Awhile back, ChattyDM (Philippe-Antonie Menard) announced the One Page Dungeon Contest. For those not familiar with the One Page Dungeon Concept, the idea was originally conceived by David Bowman (Sham’s Grog & Blog) and then developed by Chgowiz (Old Guy RPG Blog) and Amityville Mike (Society of Torch, Pole, and Rope). Basically, the One Page Dungeon is a template for designing a complete dungeon in one page.
To a certain extent, the point of the template is to emphasize that you don’t need a lot of laborious prep to run a successful adventure: With nothing more than a dungeon map and a couple of pertinent notes, a GM can use his creativity at the game table to take care of everything else. I think a lot of us fall into the trap of thinking that our adventure notes need to be rigorous documents, but the reality is that, when we embrace our own ability to improvise creatively, that level of detail is more than over-kill.
If you’re willing to embrace that lighter design ethos, the One Page Dungeon is not only great for its ease of prep. It’s also great for ease of running. With a One Page Dungeon you don’t have any notes to flip through: You have your rulebook, a single sheet of paper, and your dice. The entire dungeon is literally laid out in front of you. This isn’t just simple, it’s usable.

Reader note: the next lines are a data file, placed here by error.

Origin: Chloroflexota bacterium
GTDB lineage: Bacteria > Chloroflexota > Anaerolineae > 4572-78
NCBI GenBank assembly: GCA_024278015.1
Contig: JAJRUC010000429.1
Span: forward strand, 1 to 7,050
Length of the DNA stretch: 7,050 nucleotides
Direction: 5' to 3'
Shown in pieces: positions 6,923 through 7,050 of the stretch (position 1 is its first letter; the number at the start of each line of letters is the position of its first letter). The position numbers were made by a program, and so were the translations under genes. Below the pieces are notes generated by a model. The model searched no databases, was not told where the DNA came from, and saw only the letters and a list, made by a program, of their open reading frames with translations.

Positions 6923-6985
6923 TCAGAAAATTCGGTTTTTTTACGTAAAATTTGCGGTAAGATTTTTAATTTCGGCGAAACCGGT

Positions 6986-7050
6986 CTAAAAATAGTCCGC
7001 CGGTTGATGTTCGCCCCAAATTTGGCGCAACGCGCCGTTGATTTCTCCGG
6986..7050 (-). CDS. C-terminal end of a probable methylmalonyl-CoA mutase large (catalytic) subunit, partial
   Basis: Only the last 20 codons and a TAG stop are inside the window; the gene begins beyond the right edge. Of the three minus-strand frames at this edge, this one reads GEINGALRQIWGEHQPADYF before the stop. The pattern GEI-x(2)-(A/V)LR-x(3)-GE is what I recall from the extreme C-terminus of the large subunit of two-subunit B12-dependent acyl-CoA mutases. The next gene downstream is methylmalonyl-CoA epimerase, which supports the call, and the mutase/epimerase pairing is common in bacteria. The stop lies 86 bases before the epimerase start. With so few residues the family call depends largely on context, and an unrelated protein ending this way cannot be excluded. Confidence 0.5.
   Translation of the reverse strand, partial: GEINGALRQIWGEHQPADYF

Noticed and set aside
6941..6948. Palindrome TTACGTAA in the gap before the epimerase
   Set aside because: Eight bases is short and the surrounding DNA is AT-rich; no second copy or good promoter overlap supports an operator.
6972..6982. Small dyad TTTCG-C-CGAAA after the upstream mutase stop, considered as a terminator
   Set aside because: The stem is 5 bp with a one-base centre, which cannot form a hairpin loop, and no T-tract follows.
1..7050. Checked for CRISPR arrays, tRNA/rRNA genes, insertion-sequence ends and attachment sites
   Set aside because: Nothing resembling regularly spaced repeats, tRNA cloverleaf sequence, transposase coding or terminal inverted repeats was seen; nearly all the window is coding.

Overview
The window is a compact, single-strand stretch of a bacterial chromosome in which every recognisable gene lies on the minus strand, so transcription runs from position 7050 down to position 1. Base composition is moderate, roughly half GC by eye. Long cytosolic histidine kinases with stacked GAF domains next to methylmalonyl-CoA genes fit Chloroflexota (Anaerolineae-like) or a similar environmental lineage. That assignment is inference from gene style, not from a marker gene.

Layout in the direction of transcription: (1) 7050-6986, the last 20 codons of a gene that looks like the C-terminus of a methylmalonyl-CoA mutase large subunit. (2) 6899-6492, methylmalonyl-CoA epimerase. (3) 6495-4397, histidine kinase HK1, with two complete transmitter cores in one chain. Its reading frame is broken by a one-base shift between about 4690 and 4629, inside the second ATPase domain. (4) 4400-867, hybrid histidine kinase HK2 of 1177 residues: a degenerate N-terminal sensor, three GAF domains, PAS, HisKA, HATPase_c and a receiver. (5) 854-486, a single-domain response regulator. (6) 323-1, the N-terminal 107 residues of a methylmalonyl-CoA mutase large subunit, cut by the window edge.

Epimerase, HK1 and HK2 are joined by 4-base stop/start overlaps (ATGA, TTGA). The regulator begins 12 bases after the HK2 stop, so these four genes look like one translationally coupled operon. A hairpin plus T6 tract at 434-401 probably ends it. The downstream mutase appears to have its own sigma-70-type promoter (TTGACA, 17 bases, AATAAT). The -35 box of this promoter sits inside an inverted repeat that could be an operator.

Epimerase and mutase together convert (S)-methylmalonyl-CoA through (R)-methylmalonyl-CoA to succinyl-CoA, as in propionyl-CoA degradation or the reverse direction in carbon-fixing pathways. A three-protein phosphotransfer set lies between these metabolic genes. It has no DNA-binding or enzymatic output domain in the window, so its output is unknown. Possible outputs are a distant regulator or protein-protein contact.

Of course, there are a lot of things the One Page Dungeon can’t do. And thus, for me, its value is primarily in its use as an exercise: The artificial strictures of the form force you to become more creative while reminding you that simplicity has its value.
So, long story short, there was a contest. And for this contest I was inspired to whip out a One Page Dungeon of my own: The Halls of the Mad Mage.
The design of the Halls was inspired by M.C. Escher:
The Halls of the Mad Mage twist back on themselves in impossible spatial contortions. Here you’ll find everfalling rivers, endless stairs, and mobius chambers.
So I was quite happy when I received an Honorable Mention in the One Page Dungeon Contest:
Those of you interested in taking a tour of the Halls of the Mad Mage should feel free to download the PDF:
Map made with Dundjinni software, http://www.dundjinni.com